But where were these people in Iorich? They all seemed to be drinking wine or eating cheese or off somewhere with Sir Not Appearing in This Book. Where was Mario? Since he’s every inch an assassin and turned up in the last book when we weren’t looking for him and weren’t bothered about him, why wasn’t he in this one when his lover was in danger of execution? What about Khaavren who is expected to show up in the next book, might he be interested in a political conspiracy? Isn’t his job to unravel this kind of stuff? For that matter where are the villains who spent the entire book off stage being sneaky behind the scene?

It’s not too late for this series to pick up again. After all, there are still a number of books to go. But we need to see Vlad fighting for something, or against something, or doing something more than just existing and fretting about his problems. Pull up your socks, Vlad, draw your Great Weapon and do something!

August 30, 2010

Negative reviews

I was prompted to write about negative reviews by this post on Publishers Weekly on The Value of Negative Reviews. The PW post was in turn inspired by a blog post by Sarah Rees Brennan and comments on that blog post about the value of positive vs negative reviews.

Someone said that they didn’t read all positive review sites which is interesting to me because I have done my most reviwing for Armadillo which had a policy of not publishing reviews that panned a book. By and large that rule has held true for me in reviewing. On my blog and in trade magazines you won’t find me reviewing a book negatively. I have in the past reviewed books negatively: in my brief stint as a Guardian teenage reviewer and in online reviews for a BBS I ran for recommended reading. Nowadays I feel uncomfortable about putting bad reviews in the public eye.

I may privately wax lyrical with my friends about hated books. Sometimes I need to vent about a book and my friends get the outpouring of bile about a title I haven’t enjoyed. Like Sarah “I can act out, scene by hateful scene, some of these books.” Our book group has a good balance of liked to hated books and we’ve had several books which we’ve spent a pleasant evening tearing apart. When I review publically, I review books I like.

Even when I complain about an element of a book this is within the context of me contining to read the books. Sometimes I forget to take this into account when criticising long standing series writers. As a collector of writers I can get disappointed with someone’s current strand of writing, like their work generally but not specifically. It can be hard in the fervour of hate for a book to remember that you were gripped while reading it and enjoyed a great deal of it.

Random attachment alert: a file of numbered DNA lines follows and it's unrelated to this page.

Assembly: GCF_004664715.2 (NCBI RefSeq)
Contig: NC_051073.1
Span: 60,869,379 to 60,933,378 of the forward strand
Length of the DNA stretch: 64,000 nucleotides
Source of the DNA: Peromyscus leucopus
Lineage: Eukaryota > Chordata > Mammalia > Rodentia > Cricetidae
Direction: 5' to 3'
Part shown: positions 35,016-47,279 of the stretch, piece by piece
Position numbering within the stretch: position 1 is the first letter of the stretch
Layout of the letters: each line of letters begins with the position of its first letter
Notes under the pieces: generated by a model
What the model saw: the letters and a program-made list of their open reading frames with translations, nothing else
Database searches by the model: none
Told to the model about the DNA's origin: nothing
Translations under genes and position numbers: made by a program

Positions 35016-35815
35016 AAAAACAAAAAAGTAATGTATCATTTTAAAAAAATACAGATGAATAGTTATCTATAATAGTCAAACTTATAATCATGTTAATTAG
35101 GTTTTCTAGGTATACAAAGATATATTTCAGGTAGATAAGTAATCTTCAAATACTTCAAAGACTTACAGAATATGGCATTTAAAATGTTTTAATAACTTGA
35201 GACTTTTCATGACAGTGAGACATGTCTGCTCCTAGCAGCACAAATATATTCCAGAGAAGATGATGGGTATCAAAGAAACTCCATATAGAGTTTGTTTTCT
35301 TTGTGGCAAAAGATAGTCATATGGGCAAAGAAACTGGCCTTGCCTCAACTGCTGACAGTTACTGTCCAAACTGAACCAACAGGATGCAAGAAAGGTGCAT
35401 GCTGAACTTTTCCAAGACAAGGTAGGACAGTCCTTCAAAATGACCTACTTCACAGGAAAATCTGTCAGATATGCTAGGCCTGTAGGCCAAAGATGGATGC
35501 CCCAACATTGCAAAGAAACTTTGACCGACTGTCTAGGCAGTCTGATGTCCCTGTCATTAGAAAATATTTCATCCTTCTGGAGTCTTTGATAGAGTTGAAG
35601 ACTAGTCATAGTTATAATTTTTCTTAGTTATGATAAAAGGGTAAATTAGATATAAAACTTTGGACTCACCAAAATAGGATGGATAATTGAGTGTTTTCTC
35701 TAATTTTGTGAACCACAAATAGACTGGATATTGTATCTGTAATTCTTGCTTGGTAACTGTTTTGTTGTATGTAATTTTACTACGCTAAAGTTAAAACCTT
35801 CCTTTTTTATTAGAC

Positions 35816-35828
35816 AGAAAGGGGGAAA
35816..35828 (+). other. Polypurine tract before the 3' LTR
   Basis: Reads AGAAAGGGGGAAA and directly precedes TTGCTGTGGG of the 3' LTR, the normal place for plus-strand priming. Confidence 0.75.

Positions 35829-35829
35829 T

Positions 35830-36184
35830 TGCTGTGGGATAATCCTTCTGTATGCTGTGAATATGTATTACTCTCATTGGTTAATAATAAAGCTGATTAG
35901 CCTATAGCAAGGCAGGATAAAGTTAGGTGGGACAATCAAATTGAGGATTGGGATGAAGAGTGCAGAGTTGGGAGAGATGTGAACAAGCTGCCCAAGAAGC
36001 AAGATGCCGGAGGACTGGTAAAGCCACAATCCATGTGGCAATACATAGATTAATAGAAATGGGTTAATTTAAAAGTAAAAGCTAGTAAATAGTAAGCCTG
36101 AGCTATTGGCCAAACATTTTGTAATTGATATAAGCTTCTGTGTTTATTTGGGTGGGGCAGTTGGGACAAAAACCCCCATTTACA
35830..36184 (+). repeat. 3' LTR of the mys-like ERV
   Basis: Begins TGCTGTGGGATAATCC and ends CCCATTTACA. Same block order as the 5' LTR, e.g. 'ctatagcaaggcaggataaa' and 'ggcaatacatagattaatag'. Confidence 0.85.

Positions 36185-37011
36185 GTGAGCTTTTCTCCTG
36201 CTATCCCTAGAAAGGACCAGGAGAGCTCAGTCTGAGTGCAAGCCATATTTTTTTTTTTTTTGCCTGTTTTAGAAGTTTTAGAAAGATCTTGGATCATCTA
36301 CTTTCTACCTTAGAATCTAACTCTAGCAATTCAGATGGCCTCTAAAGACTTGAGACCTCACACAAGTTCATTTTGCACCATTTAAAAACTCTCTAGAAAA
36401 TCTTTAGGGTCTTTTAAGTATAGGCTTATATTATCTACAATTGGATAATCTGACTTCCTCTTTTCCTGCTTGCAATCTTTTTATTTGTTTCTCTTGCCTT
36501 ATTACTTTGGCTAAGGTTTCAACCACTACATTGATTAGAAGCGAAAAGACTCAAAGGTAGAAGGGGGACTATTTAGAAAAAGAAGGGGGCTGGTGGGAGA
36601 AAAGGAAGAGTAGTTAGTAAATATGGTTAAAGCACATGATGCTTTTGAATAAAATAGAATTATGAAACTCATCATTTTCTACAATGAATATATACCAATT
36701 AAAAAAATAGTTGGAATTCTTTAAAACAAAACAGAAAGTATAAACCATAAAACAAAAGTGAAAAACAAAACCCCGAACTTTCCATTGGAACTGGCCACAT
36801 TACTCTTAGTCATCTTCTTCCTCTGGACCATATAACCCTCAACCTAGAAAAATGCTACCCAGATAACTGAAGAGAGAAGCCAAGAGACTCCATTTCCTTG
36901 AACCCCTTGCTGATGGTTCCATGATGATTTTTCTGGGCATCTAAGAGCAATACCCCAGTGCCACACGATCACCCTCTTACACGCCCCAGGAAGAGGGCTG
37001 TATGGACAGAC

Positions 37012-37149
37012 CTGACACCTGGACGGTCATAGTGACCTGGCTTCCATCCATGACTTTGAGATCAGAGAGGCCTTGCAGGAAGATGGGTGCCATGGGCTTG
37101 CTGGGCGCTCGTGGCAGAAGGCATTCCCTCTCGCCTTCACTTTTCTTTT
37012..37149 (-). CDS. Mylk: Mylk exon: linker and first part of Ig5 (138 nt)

I’m suddenly inspired to give negative reviews and to explain the ‘why’ of the negative for books I own and intend to keep. For example:

  • I buy all Steven Brust’s Dragaera books but not in hardback anymore. I love the world and the character and I want Brust to finish the 23? book sequence but I feel they’ve bogged down now and lack the playful stylish inventiveness of the earlier books in the series
  • Did Lois McMaster Bujold hit the ultimate Vorkosigan novel in Memory? Can any book in that series top that masterful work? I end up being disappointed in the novels since that one just because I enjoy them so much and I want so much of them. Is this fair criticism? (The fear of every artist has got to be that you have already completed your best work eg Michael Jackson and Thriller)
  • Diana Wynne Jones will always be on my top ten, Margaret Mahy likewise. But it’s been a while since either of them wrote fiction that influenced me as much as their earlier work. Is that because I’m no longer a teenager?
  • Spider Robinson seems to have turned into Robert Heinlein. The evolution of Callaghans Bar has moved the conceit so far away from the things I liked about it – and yet I continue to buy the series. I like the character development but I hate who the characters have developed into.
  • John Scalzi is experimenting with different POVs in pre-existing story/universe, I want him to get on and write new work. Tie-in novels are not as good as original ones they’re merchandising, not fiction. Yes, I know this is harsh.
  • I adore Gwyneth Jones’ Aleutian series and Ursula Le Guin’s Hainish series. I resent it when they write other books. Yes, I know this isn’t fair.
  • David Weber, Peter F Hamilton and George R R Martin and other authors create these huge worlds and universes with so many interlinked plotlines and character proliferation and I wonder if those series will ever be completed, like Robert Jordan and The Wheel of Time. I wish they’d write shorter 3, 5 or even 10 book series which stand a chance of being completed. Oh, and PS: if you’re going to have over-titles and individual titles please keep them consistent: Book 1, Book 2 and Book3a and Book3b is aan unhelpful way to title books of the same length.

Yes, I feel negatively about books. These are my kinder criticisms. But we criticise because we care – I think that’s something to remember.

November 15, 2009

A penny for your thoughts

Filed under: links,living in the future,Q&A — Tags: , — Rhiannon Lassiter @ 3:54 pm

A friend linked me to the discussion that’s been going on in writerly circles about donation buttons, direct selling to your readers and whether it’s possible to make money from online publication. Here are the posts I’ve been reading:

  • Steven Brust on begging for alms
  • Bill Ward on patronage and an online audience
  • Cory Doctorow in Locus about creative commons licenses and other ways of gaining attention for your books
  • Paul Raven in a Futurismic blog post about how to make money from fiction in the internet age